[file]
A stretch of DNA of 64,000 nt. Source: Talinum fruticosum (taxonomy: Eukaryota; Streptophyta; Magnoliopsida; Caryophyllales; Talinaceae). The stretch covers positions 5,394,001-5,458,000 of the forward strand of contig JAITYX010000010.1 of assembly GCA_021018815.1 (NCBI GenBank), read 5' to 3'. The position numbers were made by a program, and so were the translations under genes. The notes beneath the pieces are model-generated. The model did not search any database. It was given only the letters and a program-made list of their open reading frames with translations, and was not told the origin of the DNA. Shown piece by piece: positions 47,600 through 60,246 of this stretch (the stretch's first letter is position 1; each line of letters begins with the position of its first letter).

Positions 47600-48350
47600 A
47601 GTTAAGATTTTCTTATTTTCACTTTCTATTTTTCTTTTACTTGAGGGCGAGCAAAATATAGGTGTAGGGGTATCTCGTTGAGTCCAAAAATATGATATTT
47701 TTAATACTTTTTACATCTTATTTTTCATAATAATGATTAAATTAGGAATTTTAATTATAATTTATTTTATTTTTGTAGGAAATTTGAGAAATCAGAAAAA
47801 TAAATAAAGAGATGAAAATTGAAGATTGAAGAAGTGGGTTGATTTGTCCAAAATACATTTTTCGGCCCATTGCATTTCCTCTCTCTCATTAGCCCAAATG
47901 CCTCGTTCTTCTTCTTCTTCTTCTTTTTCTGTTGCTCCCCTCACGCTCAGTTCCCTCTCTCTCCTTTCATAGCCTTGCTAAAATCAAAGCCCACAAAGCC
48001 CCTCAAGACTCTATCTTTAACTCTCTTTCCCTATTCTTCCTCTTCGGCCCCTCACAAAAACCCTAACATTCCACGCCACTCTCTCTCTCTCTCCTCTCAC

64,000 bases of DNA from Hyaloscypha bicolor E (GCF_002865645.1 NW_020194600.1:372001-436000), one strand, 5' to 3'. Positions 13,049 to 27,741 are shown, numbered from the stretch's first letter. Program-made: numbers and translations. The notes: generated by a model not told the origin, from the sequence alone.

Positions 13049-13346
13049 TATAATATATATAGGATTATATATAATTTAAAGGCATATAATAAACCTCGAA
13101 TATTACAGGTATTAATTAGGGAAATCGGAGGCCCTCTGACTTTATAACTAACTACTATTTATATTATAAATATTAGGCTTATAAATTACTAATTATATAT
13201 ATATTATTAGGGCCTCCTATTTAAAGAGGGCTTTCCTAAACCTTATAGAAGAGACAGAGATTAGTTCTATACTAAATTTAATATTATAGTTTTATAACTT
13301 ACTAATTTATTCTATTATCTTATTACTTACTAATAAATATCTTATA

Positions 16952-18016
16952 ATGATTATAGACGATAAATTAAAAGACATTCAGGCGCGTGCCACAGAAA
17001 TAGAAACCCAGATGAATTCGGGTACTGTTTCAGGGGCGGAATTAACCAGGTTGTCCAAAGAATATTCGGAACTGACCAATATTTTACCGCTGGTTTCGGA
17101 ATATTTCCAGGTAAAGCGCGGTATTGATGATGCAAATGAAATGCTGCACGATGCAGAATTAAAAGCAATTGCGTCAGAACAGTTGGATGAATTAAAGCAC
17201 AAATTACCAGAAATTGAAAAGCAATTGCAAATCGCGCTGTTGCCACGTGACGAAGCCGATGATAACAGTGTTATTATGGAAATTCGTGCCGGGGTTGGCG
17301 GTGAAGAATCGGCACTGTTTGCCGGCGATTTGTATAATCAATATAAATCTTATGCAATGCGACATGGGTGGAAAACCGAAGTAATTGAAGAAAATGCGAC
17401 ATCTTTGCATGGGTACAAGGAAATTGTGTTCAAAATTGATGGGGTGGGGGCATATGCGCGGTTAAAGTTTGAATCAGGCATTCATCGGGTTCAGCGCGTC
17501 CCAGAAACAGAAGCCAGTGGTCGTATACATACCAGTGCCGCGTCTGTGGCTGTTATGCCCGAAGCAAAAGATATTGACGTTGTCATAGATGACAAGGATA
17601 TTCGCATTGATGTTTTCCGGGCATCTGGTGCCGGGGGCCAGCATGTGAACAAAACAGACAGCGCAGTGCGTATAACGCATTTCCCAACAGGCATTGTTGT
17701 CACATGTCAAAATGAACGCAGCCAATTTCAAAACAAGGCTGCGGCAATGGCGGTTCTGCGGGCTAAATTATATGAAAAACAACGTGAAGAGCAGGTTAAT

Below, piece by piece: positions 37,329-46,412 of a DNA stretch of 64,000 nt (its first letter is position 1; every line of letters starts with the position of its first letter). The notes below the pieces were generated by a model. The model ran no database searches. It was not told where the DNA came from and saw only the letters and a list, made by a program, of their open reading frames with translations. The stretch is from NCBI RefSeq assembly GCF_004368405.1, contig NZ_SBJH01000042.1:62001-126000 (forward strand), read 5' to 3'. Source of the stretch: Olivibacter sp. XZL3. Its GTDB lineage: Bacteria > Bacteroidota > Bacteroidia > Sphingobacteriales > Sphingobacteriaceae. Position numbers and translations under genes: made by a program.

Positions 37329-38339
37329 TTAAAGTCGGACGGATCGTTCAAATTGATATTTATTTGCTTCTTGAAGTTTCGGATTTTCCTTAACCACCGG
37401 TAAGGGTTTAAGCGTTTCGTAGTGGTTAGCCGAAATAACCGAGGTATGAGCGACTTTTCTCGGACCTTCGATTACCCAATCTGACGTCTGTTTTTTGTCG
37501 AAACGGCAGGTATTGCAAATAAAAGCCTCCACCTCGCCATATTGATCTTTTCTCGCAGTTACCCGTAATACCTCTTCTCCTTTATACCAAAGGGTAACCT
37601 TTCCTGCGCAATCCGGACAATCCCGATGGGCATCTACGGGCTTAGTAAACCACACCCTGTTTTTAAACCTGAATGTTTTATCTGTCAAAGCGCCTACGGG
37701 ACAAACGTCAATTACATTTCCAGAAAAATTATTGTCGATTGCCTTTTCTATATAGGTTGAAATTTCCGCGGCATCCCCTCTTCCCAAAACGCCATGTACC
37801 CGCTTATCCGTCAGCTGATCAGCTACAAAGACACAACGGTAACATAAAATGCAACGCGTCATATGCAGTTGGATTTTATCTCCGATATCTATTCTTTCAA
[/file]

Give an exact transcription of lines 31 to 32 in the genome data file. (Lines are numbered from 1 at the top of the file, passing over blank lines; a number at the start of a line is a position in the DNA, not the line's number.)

37701 ACAAACGTCAATTACATTTCCAGAAAAATTATTGTCGATTGCCTTTTCTATATAGGTTGAAATTTCCGCGGCATCCCCTCTTCCCAAAACGCCATGTACC
37801 CGCTTATCCGTCAGCTGATCAGCTACAAAGACACAACGGTAACATAAAATGCAACGCGTCATATGCAGTTGGATTTTATCTCCGATATCTATTCTTTCAA